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Meniscus Tears

What is the meniscus?

The meniscus is a C-shaped cartilage structure found in the knee. Each knee has two menisci—one on the inner side (medial meniscus) and one on the outer side (lateral meniscus). These structures act as shock absorbers and help distribute the load and pressure placed on the knee joint during activities such as walking, running, and jumping.

The meniscus is composed of fibrous cartilage and has a wedge-like shape. Its role includes providing stability to the knee, reducing friction between the bones, and aiding in the proper distribution of joint fluid for lubrication. Its structure is integral in preventing the onset of osteoarthritis.

The meniscus is vulnerable to injury, and tears can occur due to trauma or degenerative changes over time. Meniscal injuries are common, especially in sports that involve twisting or sudden changes in direction.

How common are meniscus tears?

Meniscus tears are relatively common, and they frequently occur as a result of traumatic injuries or degenerative changes associated with aging. The prevalence of meniscus tears varies across different age groups and activity levels. Generally, the frequency of meniscus tears varies by:


  • In younger individuals, meniscus tears often result from acute injuries, such as those sustained during sports activities that involve sudden twisting or direct trauma.
  • In older adults, meniscus tears are often associated with degenerative changes and wear and tear on the knee joint over time.

Activity Level:

  • Athletes, especially those involved in sports with pivoting or cutting movements (e.g., soccer, basketball, football), may be at a higher risk of meniscus tears due to the nature of their activities.
  • Meniscus tears can also occur in non-athletes due to everyday activities or degenerative changes.

It’s important to note that not all meniscus tears cause symptoms, and some tears may be asymptomatic. Additionally, the severity of symptoms and the appropriate treatment can vary based on the type, location, and extent of the meniscus tear.

What are the symptoms of a torn meniscus?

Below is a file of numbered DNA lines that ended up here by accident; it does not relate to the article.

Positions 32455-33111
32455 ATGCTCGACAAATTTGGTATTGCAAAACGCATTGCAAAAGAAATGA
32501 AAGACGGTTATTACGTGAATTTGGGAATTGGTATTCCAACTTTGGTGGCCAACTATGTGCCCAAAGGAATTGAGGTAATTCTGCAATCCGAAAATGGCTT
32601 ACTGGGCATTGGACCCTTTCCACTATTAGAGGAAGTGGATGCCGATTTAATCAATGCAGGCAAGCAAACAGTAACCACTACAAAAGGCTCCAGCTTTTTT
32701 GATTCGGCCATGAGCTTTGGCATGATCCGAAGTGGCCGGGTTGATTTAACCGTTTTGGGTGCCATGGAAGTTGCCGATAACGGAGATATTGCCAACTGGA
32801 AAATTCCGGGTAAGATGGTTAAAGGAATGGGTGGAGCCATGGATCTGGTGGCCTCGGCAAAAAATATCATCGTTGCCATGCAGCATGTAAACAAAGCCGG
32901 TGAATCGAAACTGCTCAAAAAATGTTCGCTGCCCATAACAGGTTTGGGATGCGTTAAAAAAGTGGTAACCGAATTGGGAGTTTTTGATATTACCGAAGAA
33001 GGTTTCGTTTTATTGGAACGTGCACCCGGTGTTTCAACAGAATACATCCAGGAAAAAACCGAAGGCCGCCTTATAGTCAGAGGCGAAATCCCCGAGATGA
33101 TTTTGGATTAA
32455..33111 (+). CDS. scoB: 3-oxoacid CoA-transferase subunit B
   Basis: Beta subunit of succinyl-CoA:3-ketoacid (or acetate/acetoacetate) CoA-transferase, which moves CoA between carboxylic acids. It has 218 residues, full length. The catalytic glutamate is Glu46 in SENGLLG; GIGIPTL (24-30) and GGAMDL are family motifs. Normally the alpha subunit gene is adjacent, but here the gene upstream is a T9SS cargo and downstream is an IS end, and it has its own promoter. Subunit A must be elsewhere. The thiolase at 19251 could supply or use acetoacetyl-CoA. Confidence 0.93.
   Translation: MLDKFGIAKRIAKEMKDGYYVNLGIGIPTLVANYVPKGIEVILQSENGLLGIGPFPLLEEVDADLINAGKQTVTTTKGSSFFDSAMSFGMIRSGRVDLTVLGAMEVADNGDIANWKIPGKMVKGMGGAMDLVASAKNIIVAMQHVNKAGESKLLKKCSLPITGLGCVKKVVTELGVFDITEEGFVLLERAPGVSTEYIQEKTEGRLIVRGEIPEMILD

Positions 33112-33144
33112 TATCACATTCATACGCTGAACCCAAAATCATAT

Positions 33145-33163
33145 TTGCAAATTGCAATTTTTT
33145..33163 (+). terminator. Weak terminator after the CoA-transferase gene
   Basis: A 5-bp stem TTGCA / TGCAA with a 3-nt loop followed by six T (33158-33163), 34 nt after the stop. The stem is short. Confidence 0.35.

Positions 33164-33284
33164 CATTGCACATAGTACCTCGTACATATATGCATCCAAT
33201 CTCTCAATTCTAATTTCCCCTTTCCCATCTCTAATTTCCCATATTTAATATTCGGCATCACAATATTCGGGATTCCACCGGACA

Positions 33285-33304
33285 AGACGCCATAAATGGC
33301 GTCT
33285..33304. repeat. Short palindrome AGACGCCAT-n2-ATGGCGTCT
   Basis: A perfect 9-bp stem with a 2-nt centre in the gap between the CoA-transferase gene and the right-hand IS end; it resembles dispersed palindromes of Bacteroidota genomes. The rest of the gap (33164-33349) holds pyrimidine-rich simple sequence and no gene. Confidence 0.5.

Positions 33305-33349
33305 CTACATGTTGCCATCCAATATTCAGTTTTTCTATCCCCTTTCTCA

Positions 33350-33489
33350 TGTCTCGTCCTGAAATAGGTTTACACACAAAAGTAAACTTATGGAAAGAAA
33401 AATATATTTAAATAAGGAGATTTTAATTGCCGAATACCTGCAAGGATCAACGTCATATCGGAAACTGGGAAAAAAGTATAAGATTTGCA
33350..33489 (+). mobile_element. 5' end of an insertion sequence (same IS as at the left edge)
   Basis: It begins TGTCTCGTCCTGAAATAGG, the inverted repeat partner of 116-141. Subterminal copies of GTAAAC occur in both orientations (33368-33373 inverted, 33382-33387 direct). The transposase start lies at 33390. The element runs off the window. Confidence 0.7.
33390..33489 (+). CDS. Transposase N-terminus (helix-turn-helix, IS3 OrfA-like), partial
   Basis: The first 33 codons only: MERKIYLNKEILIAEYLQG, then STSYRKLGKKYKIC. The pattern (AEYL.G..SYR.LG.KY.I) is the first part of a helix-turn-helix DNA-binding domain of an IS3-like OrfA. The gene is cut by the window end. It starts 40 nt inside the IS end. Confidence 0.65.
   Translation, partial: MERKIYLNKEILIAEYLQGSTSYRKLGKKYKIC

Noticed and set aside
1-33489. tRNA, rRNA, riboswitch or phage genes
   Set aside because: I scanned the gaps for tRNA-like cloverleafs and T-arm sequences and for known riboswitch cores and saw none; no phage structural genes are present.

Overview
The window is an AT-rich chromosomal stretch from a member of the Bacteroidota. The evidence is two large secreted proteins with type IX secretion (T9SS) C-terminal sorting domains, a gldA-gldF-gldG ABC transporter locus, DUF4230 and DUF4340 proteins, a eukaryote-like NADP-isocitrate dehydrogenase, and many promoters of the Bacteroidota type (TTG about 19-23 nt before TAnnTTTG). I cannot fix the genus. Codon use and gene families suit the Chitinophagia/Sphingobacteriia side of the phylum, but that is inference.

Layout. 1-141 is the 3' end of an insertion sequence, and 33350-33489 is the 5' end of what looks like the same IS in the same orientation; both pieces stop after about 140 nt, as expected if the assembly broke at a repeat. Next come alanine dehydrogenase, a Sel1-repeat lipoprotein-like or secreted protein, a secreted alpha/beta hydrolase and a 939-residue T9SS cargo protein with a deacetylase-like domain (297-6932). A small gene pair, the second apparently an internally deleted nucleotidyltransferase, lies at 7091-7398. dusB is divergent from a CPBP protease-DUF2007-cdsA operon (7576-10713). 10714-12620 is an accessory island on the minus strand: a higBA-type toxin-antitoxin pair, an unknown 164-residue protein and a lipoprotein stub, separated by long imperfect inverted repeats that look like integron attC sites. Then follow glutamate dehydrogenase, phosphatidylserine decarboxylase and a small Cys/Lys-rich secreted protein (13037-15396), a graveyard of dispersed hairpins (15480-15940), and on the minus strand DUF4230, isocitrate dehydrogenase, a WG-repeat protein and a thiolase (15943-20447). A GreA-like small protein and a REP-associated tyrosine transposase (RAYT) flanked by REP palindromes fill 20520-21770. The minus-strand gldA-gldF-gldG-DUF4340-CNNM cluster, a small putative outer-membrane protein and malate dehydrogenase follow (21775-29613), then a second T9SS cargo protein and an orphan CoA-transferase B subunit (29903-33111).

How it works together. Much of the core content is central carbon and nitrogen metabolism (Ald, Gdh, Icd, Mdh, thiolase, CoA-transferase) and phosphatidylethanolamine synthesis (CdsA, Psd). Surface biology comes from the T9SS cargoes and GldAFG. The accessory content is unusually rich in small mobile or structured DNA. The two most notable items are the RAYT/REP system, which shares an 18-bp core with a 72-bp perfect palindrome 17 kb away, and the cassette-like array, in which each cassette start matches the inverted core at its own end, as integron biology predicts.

A torn meniscus can cause a variety of symptoms, and the severity of these symptoms can vary based on the type, size, and location of the tear. Common symptoms of a torn meniscus include:


  • Pain is a common symptom, especially along the joint line on either the inner (medial) or outer (lateral) side of the knee.
  • The pain may be sharp or aching, and it can worsen with certain movements.


  • Swelling around the knee joint is a common symptom of a meniscus tear.
  • The swelling may develop gradually over a day or two following the injury.


  • The knee may feel stiff, making it challenging to fully straighten or bend the joint.

Clicking or Popping Sensation:

  • Some individuals with a torn meniscus may experience a clicking or popping sensation within the knee joint, particularly during movement.

Locking or Catching:

  • A torn meniscus can cause the knee to lock or catch, preventing smooth and fluid movement.
  • This occurs when a torn fragment of the meniscus becomes lodged within the joint, inhibiting normal motion.


  • Weakness in the affected knee may be noticeable, and the individual may feel instability or a sense of giving way.

Limited Range of Motion:

  • The range of motion in the knee may be restricted, and it may be challenging to fully bend or straighten the leg.

How is a meniscus tear diagnosed?

During your consultation with Dr. Shane J. Nho, a thorough diagnostic process will be undertaken to assess the possibility of a meniscus tear. Dr. Nho will begin by gathering a detailed medical history, paying close attention to the circumstances surrounding the onset of symptoms, any specific injuries, and the nature of the pain or discomfort experienced.

Following the history-taking, Dr. Nho will conduct a comprehensive physical examination, which includes assessing the range of motion, stability, and any signs of tenderness around the knee joint. Certain findings during this examination, such as joint line tenderness, swelling, or a clicking sensation, can provide important clues regarding the presence of a meniscus tear.

As part of the diagnostic process, X-rays may be ordered to evaluate the overall structure of the knee joint and rule out other potential issues, such as fractures or arthritis.

However, definitive diagnosis of a meniscus tear often requires more advanced imaging, such as magnetic resonance imaging (MRI). An MRI provides detailed images of the soft tissues within the knee, allowing Dr. Nho to visualize the menisci and assess the extent and location of any tears. The MRI is a crucial tool for confirming the diagnosis and guiding the appropriate course of treatment.

At a Glance

Dr. Shane Nho

  • Board-certified, fellowship-trained orthopedic surgeon
  • Team Physician for Chicago Bulls, White Sox, Steel
  • Performs more than 700 procedures each year
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